We by no means follow these rules with 100-percent satisfaction. It’s safe to say we have a pretty low success rate in having a day without complaints.

We also mentioned how these rules go for everyone, not just the kids. The “We don’t refuse cuddles” rule means that if anyone truly needs some love and attention, they can ask for a snuggle and are guaranteed to get one. It’s a good reminder for us as parents to set aside our laptops if our kid is feeling neglected. Our “We take breaks” rule is another good reminder that if anyone, young or old, needs to have some alone time, that’s OK! They can go and take it. And if someone isn’t feeling well, they need to remember the rule to “Speak up if we’re sick.” That one is certainly with the coronavirus in mind, but also just a good lesson to drill into kids who aren’t as aware of their bodies.

We call them house rules, but some might refer to them as “core family values” or affirmations. However they’re labeled, we then made a point, every morning, to say them out loud. It only took a week before our kids had them memorized and would race to say them all before the other.

Of course, we by no means follow these rules with 100-percent satisfaction. It’s safe to say we have a pretty low success rate in having a day without complaints, never mind a day where we are all fully on the same team and being kind without fail.

But that’s not the point.

I discovered that the whole reason for the house rules is to help us recalibrate when we do muck things up. It’s easier to temper a bad habit with “Sweetie, remember that we listen the first time,” rather than with a “How many times do I have to tell you to put your dirty clothes in the hamper?!” And, after a few weeks of gentle (and, let’s be honest, sometimes not-so-gentle) reminders of our rules, we could simply say, “Hey, now, what’s the rule?” And my preschooler would sigh and respond, “We do things ourselves.”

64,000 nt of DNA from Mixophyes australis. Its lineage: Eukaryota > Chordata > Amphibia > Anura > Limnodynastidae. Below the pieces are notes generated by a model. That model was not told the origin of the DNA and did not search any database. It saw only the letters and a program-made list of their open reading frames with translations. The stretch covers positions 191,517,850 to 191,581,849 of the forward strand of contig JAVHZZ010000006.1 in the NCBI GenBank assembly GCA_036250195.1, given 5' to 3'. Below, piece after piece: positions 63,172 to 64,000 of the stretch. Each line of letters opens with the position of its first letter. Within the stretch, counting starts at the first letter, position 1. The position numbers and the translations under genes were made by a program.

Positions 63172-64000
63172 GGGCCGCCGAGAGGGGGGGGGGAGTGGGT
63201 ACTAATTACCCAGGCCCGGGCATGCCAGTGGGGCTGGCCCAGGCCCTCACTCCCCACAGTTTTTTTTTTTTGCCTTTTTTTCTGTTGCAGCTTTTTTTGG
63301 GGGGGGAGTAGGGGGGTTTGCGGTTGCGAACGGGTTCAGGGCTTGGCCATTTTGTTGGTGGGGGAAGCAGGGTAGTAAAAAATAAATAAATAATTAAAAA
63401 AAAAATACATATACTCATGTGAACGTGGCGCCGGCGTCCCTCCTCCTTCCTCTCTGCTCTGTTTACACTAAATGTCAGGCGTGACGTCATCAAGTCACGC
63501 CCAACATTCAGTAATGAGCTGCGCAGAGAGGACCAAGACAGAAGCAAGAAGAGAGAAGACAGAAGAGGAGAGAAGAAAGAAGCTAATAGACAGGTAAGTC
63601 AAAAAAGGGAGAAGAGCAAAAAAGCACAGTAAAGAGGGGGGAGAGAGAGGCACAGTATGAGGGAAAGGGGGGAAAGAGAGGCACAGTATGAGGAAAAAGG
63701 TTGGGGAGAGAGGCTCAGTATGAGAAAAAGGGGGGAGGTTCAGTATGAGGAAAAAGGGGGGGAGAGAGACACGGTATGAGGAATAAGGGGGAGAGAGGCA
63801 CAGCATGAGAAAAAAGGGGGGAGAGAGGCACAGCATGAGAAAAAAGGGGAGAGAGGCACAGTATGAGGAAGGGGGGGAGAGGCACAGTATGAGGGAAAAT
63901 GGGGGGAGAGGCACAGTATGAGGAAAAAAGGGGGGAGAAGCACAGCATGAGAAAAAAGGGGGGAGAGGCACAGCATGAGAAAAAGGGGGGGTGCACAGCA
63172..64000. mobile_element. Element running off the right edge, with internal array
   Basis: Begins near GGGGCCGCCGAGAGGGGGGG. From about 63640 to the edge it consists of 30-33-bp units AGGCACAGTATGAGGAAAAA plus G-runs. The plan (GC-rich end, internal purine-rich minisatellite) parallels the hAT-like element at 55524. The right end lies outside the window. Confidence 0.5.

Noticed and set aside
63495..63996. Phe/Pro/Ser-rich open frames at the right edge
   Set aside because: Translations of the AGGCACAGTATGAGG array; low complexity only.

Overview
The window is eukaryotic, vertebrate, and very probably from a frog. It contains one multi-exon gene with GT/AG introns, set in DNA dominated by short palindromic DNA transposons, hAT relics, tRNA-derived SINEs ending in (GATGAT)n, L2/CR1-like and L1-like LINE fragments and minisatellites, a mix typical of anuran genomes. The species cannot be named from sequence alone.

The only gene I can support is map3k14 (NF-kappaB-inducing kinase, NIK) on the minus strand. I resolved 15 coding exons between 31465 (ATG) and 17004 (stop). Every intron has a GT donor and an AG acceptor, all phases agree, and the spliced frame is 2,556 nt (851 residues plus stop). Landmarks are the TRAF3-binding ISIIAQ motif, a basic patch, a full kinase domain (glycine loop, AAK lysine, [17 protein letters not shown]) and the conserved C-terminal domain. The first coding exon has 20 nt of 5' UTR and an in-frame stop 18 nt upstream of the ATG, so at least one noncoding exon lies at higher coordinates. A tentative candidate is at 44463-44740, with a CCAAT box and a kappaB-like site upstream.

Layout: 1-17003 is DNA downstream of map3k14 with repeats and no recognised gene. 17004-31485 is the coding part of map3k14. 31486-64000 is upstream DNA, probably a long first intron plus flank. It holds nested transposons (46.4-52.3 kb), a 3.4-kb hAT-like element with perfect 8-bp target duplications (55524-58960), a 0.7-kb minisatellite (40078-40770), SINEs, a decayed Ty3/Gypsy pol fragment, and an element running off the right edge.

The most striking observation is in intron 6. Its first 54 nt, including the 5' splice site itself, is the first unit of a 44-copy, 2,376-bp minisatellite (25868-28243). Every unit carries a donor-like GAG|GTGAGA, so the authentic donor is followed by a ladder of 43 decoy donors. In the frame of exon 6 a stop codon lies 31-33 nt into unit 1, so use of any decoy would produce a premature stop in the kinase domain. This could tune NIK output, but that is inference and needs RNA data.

They’d even remind us when we were breaking the rules. “Mom, take a break!” my little one would say if I was arguing with my husband in her earshot. After a few too many times saying, “Give me one more second,” they’ll say, “But we don’t refuse cuddles!”

Related: My Husband and I Instituted “Parent Timeouts” and, Damn, We Needed This

So, even when I’m waking up later than I’d like and our homeschool schedules are forever out of whack, we at least have a simple-yet-solid foundation to help set the tone for our family’s day.

If you don’t have house rules yet, it’s not even remotely too late to try them out. They can be something like “We stay safe,” “We embrace change,” “We celebrate,” “We do more with less,” or “We are never bored.” These were all great ideas that didn’t make the cut for us, but might be better suited for another family’s needs. Whatever the rules, they may end up serving us all long after we return to our normal lives. I intend to keep a list of house rules posted on our wall for good. We are a team, after all.